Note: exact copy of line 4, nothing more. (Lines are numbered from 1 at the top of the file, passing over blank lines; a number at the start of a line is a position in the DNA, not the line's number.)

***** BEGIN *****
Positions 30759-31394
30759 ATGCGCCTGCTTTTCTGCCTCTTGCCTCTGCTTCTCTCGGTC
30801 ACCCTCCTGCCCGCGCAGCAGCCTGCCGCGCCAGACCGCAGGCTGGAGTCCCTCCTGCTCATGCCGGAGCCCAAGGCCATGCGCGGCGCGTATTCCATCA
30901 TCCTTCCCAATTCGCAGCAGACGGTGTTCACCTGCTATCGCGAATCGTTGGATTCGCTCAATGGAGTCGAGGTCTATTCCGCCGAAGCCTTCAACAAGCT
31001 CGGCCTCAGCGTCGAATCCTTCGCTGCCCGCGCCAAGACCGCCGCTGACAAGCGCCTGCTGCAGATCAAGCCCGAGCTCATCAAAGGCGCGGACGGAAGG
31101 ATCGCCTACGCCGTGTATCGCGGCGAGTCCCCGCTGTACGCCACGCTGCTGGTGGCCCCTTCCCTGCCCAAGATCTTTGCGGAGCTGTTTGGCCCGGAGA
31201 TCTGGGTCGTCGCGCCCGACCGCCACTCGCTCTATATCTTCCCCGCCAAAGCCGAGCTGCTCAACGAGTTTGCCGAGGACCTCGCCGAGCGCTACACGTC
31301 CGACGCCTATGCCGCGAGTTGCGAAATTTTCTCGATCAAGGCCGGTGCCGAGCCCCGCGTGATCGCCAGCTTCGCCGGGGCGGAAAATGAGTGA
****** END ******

30901 TCCTTCCCAATTCGCAGCAGACGGTGTTCACCTGCTATCGCGAATCGTTGGATTCGCTCAATGGAGTCGAGGTCTATTCCGCCGAAGCCTTCAACAAGCT